You can soften the ride by using a lower pressure tire. But you can't just put less air in the tire because it still has to support the weight, so you want a tire with a bigger footprint. That means more squaer inches of rubber in contact with the road, allowing a lower pounds per square inch (psi)to get the required support.
You usually get a bigger footprint by getting a wider tire, if your wheel wells have room for them. Less rigid sidewalls also help broaden the footprint. However, both of these things are potential problems with dual wheels, becasue there is a limited amount of space between the two tires. You must be careful to maintain adequate spacing or the tires will rub against each other and quickly wear out. So, you have to do some homework. FIrst you must know the weight to be supported on each axle, so you can look up the required tire pressure for each tire you are considering. Then you must know the space now available between your tires and check how much will be left if you change to another model or brand. Same for the space in the front wheel wells, wear you must be sure the different tire will not scrub the fender well in a tight turn. Tire dealers have all the spec information on each tire they sell - tread width, rolling radius, required dual spacing, and the psi needed for any given load. A good dealer will get it out and show you. Most of them will wing it and say, "Oh sure, plenty of room". A heavy truck tire dealer is more likely to know his stuff than the guy who deals primarily with passenger cars every day.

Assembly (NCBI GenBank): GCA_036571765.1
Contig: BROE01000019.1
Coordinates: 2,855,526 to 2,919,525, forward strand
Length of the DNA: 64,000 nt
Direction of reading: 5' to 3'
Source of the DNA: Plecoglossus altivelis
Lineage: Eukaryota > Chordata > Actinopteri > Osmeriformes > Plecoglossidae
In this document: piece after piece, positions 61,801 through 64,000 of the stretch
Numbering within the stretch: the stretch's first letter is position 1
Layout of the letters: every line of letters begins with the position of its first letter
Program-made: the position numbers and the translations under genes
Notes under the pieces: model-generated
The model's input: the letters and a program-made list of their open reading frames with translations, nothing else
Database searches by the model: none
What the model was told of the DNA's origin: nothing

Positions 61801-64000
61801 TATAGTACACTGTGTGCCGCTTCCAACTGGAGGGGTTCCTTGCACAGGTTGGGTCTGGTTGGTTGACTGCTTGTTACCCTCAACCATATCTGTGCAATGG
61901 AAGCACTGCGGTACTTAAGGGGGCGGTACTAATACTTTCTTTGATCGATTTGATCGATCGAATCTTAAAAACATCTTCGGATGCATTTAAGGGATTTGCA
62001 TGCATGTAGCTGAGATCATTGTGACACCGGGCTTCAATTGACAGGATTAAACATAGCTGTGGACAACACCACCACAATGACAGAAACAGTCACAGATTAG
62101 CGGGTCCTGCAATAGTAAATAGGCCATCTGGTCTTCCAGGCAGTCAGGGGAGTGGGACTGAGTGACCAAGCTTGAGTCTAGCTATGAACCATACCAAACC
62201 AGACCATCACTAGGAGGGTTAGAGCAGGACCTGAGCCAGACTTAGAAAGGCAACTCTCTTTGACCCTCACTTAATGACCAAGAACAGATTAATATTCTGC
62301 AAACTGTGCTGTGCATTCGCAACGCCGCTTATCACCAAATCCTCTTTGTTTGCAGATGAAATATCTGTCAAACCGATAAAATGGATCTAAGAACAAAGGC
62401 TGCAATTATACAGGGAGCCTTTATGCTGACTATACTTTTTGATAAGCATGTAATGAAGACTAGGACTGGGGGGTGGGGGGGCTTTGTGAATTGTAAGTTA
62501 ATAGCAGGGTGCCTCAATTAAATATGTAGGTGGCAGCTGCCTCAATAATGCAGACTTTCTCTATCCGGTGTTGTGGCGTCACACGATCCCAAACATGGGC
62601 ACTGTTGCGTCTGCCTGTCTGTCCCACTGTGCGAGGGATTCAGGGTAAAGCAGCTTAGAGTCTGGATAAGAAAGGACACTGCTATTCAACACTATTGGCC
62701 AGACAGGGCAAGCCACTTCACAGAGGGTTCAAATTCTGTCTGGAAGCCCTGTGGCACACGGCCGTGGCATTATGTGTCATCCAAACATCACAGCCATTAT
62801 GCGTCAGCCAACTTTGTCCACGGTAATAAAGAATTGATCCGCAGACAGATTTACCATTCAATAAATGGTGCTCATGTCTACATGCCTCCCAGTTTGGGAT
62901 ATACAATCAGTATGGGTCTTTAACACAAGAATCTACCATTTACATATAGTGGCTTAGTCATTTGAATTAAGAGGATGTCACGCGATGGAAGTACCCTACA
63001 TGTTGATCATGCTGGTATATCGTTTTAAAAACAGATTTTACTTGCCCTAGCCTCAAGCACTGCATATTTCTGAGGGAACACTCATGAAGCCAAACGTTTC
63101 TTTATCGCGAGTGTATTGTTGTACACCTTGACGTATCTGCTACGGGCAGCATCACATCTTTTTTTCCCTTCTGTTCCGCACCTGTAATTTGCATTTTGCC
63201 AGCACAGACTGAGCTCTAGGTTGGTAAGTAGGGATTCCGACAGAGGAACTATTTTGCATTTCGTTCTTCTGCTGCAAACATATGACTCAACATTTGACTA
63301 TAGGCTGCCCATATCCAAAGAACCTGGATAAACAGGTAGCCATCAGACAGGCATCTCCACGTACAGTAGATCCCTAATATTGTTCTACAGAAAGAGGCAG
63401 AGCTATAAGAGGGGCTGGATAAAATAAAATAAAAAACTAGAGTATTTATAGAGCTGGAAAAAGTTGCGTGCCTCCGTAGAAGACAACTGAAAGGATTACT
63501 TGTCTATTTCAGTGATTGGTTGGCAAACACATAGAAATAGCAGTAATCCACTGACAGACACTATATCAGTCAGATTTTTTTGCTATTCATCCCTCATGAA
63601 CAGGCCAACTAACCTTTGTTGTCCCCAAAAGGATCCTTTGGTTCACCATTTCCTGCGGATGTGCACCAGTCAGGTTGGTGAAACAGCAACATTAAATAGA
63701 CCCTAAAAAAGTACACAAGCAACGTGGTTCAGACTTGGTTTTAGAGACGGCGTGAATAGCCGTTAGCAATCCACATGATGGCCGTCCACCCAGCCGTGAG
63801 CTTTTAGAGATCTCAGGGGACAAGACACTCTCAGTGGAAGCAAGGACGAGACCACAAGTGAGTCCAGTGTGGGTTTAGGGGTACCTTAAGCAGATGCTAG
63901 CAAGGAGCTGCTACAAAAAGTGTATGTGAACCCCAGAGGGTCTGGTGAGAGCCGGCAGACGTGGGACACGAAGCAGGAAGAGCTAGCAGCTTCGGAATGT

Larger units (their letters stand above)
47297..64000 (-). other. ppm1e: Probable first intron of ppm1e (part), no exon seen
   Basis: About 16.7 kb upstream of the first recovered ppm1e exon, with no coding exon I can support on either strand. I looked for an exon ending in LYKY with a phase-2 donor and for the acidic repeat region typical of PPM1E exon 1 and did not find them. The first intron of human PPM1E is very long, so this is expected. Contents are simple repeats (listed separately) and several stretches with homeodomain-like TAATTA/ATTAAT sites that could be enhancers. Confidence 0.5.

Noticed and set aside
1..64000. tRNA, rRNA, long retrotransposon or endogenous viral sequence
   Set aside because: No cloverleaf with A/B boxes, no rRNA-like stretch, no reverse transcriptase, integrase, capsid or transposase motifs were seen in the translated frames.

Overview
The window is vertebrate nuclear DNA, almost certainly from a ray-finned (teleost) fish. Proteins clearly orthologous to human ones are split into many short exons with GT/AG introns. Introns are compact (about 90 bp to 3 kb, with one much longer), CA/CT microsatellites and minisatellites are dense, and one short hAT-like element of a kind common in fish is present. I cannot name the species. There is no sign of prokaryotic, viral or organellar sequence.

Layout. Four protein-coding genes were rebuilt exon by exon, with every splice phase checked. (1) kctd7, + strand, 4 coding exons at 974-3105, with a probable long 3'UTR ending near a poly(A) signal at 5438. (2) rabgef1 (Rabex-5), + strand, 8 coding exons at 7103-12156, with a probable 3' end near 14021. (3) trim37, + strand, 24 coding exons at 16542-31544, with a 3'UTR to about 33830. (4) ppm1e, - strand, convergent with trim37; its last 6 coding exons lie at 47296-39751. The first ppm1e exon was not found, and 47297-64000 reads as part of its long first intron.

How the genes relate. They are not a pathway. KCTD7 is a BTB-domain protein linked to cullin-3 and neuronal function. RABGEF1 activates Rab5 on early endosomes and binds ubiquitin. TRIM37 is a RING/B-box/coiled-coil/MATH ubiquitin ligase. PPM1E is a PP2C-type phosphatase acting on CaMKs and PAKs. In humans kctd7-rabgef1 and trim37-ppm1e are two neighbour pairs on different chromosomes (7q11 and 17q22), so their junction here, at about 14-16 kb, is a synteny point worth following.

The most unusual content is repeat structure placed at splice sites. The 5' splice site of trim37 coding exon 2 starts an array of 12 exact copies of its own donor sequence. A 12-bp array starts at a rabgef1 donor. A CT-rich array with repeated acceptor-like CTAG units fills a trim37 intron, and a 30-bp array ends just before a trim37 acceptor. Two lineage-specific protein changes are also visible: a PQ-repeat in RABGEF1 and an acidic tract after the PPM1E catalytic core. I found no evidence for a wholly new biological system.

If your rig currently has Michelins, you may find that Goodyears will allow lower pressures for the same load.
And once you know your axle weights and therefore the actual tire load, you may find that you can use less psi in your existing tires. That would soften the ride, especially if on the fronts.
2004 American Tradition; 2013 Buick Verano
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